Notre Dame nurtures a sense of community in dorm life, but that orchestra also provided me strong camaraderie through our shared love of classical music. We raced to practice every Thursday night, taking time out of studies for immersion that required listening to and cooperating with peers from all backgrounds.
Were our Washington Hall concerts sold out, with standing room only? No. But we had guest soloists and played diverse programs, from the modern Dallapiccola to the romantic Tchaikovsky. In the violin section, I’ll admit, we sometime faked the high passages at first, but at the concerts we played our best.
I remain in touch with three friends I made through orchestra, and we continue to be connected through music — our own, our children’s. We have passed on a legacy. Community through music: thank you, Notre Dame.
— Jennifer Joyce Webber ’93
We saw them when
I was first in line at LaFortune on the winter day that tickets went on sale to see Beck and The Roots at Stepan Center on April 8, 1997.
Today, both acts are renowned. Beck has won eight Grammy awards. The Roots have secured three Grammys, and their drummer, Questlove, is an Oscar-winning documentarian. These artists are more than their awards, however. They remain vital, continually making new music.
In 1997, though, neither success nor longevity was assured for either act. Playing live instruments in a genre dominated by sampling, The Roots were considered a novelty. Touring behind his album Odelay, Beck was trying to shake the one-hit-wonder label that had dogged him since the out-of-the-blue success of his 1993 single, “Loser.”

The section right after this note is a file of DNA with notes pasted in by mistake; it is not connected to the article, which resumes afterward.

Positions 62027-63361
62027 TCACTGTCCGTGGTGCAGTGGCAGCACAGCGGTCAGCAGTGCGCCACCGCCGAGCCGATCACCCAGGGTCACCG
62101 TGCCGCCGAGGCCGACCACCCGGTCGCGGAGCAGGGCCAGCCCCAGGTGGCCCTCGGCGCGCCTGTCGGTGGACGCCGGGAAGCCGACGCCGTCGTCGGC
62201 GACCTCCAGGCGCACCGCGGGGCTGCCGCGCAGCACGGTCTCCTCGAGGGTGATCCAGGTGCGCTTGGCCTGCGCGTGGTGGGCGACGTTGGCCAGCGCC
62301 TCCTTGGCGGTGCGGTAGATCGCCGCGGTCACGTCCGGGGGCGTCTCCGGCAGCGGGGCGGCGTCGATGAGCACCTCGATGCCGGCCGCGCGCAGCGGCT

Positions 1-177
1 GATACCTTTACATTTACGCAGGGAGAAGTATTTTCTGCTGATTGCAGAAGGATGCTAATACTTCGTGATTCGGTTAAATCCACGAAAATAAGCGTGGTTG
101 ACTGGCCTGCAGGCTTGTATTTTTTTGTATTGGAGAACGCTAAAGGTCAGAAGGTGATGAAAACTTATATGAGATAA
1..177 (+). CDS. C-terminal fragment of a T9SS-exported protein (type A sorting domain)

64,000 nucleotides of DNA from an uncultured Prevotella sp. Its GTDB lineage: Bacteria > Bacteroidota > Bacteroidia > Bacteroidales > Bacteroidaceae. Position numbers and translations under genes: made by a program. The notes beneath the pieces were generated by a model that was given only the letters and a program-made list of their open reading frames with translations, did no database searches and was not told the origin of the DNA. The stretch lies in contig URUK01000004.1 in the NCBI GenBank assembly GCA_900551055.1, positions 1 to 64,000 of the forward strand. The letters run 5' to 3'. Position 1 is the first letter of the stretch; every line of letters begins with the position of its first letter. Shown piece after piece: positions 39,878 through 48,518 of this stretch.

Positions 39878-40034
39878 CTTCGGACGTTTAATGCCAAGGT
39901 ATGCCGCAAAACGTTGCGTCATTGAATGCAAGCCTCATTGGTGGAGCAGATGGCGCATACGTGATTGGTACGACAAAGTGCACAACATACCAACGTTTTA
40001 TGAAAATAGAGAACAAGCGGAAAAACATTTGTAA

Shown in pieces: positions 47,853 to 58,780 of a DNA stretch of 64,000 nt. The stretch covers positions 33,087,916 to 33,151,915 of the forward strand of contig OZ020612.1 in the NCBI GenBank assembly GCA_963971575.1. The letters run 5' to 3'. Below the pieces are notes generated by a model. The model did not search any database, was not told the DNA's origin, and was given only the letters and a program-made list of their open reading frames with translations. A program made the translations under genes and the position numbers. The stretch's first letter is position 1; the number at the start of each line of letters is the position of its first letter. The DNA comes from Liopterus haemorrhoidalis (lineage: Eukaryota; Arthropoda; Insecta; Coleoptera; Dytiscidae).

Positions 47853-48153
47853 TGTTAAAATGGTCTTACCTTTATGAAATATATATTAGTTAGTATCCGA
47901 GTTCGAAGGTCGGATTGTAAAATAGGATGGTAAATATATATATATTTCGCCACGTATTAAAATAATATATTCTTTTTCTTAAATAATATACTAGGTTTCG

My friends and I were in the third row that night. The Roots delivered songs none of us had heard in a set none of us would forget. Odelay came alive on the strength of Beck’s quirky energy and the power of the backing band with which he still tours. Beholding Stepan Center’s domed ceiling, Beck remarked that the triangular lattice provided a “geometric subtext to the evening.”
Their unspoken emphasis on shaking off old labels to seek new achievements gave the performers something in common with their audience. We, too, were in a state of becoming, more nascent than these artists on the cusp of defining their era. They were becoming legends, right before our eyes.
— Dave Reidy ’99
“And rearrange your liver / to the solid mental grace . . . ”
Those lines were a small taste of Yes’ spacey, head-scratching lyrics from the 18-minute, 26-verse title song on its 1972 LP, Close to the Edge. Yes was a quintet of progressive rock gods. At Notre Dame in 1972, they performed the album in its entirety.
I was 19. They were in their 20s. Somehow, I managed to get on the concert’s custodial staff. Free admission. Free to wander backstage. Free to sweep the aisles. With patched, button-fly bell-bottoms and shoulder-length hair, I matched the era.
We’re all older now. A lot happens in a half-century: Births, deaths, weddings, divorces, career shifts, relocations, health issues. Forty years ago, an uninsured drunken driver severed my right calf below the knee and almost killed me. Four years ago, I was diagnosed with a rare cancer that had metastasized to a lymph node. I deal with the disease through prayer and reflection. No chemo drugs. Still here. Still have shoulder-length hair. Still happily married after 38 years.